Rollover crash due to heavy braking

Tuesday, I was riding my TerraTrike Tour (27 speed with 26" rear wheel) on a straight road at approximately 25mph, close to the top speed I have been able to manage with pedaling alone.  I applied the brakes a little too hard and too fast in preparation to pull off of the road for a car I could see approaching from behind me in the distance.  The trike snapped sideways violently and overturned, ejecting me onto the road.  It happened instantly with no possibility of reacting or recovering.  I tumbled and slid for a few seconds in the middle of the road.  The trike landed upright in the ditch on the right side.   

I sustained several "road rash" scrapes, one that gouged a quarter-inch deep hole about the size of a half dollar just below my elbow.  It was serious enough that I went to the emergency room to have it treated.  The trike surprisingly had little damage, and I was able to ride it home (thankfully only a half mile).   Only the seat bolt was bent.  The chain is making a grinding sound and will need adjustment.  The brake discs nor the steering linkages/alignment were affected at all.  The wheels still roll freely and smoothly.

Just a word of warning that a trike can and will crash at moderate speeds under heavy braking.   I consider the accident my fault for braking too hard so abruptly, but it's possible a similar crash could happen with someone attempting an emergency stop/obstacle avoidance at speeds above 20mph.

Otherwise I love my trike.  I ride 20-40 miles every 2 days (weather permitting).


  • Ouch. Glad to hear you are ok.
  • Been there, done that!  :-t  Going maybe 10 mph on a concrete walkway on my Catrike 559.  Idiot pulled across my path from behind a hedge and stopped.  I had a split second to react.  I laid on the disc brakes, the back end hopped (even though I had a trunk bag with probably five pounds in it). I crabbed maybe 10 degrees to one side and then gently (seemed slow to me anyway) rolled to my right.  I rolled away from the trike which landed on its side with only a little scrape on a vertical shifter and a wheel hub.  It was a cold day and I had on several layers so I got only a minor scrape on my elbow.  The driver, dazed look on his face, looked at me for a moment, stomped on the gas and fled the scene.  So yes, you can roll a trike under heavy braking.  Mostly, it hurt my pride...  Lesson learned:  Be very aware of things in your path and don't make assumptions.  :-bd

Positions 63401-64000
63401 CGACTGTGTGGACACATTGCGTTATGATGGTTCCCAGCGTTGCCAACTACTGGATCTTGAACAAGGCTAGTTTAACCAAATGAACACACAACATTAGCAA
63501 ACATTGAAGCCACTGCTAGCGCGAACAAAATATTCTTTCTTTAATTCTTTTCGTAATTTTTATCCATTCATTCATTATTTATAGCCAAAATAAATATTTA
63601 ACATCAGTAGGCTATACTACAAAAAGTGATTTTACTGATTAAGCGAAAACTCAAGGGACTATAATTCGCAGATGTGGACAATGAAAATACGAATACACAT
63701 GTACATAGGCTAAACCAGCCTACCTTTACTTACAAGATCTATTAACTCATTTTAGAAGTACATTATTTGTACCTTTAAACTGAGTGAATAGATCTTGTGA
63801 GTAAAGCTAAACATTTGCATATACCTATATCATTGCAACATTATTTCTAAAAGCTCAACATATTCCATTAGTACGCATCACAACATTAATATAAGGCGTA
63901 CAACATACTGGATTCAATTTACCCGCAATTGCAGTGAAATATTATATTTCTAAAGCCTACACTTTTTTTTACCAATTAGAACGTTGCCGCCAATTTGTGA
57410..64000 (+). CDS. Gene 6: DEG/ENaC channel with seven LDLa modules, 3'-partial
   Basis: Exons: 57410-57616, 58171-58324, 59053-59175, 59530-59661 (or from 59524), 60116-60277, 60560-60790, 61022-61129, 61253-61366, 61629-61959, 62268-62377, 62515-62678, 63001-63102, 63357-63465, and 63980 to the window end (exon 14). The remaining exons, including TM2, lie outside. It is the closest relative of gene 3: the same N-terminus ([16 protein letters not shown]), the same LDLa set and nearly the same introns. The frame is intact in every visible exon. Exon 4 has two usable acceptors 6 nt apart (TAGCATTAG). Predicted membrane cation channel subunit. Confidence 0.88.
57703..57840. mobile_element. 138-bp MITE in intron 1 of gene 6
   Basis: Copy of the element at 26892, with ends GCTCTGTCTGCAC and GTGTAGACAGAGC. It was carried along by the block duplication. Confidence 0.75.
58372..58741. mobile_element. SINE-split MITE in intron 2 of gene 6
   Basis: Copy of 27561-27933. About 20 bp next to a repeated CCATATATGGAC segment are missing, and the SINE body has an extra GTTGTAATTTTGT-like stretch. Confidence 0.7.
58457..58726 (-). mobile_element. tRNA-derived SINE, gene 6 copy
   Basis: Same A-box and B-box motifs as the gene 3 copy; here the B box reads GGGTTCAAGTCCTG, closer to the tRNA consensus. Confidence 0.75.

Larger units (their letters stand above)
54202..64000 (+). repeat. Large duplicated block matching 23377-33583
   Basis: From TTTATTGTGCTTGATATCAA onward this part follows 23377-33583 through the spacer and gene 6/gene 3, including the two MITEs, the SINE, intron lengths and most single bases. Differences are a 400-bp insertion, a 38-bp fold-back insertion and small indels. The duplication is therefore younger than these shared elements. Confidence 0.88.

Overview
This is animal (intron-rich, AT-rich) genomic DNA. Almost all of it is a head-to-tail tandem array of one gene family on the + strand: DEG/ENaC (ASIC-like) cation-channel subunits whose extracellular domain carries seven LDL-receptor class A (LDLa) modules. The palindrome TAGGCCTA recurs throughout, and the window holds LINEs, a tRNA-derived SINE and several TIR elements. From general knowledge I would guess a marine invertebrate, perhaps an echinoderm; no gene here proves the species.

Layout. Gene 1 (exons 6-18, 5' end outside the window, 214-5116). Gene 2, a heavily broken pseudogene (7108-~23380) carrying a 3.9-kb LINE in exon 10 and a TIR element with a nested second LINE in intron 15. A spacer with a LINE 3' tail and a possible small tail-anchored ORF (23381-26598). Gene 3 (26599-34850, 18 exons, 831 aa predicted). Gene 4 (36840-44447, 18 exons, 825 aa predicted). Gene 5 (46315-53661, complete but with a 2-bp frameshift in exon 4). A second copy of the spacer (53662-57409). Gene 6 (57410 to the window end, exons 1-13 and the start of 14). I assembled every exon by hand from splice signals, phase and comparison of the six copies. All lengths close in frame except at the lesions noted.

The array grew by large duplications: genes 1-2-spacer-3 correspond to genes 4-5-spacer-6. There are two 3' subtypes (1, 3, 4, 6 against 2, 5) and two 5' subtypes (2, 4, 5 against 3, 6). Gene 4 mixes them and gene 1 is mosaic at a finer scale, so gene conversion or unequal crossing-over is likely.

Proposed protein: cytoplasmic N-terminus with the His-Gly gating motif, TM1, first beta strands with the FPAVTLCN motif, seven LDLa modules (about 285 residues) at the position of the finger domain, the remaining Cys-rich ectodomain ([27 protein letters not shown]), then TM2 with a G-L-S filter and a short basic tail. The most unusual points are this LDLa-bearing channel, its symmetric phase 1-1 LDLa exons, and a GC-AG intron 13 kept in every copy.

• edited April 2017
    Thanks for the replies.   After work today I had a chance to look at the trike closely, and discovered the end of the seat bolt actually sheared off completely - something I didn't see yesterday.   Also rear wheel is slightly bent and will need to be replaced.
  • We've often discussed how a back brake is needed.  This is a perfect example.

    Your post tells the perils of going very fast.  I have had to stop quickly and it's quite easy when you're only going 8-10 mph.  I'd rather enjoy the ride then just get it over.  The number of miles I go isn't really important!
  • edited April 2017
    One of the problems with high seat placement is the potential to get unstable. Having the seat forward further contributes to this condition.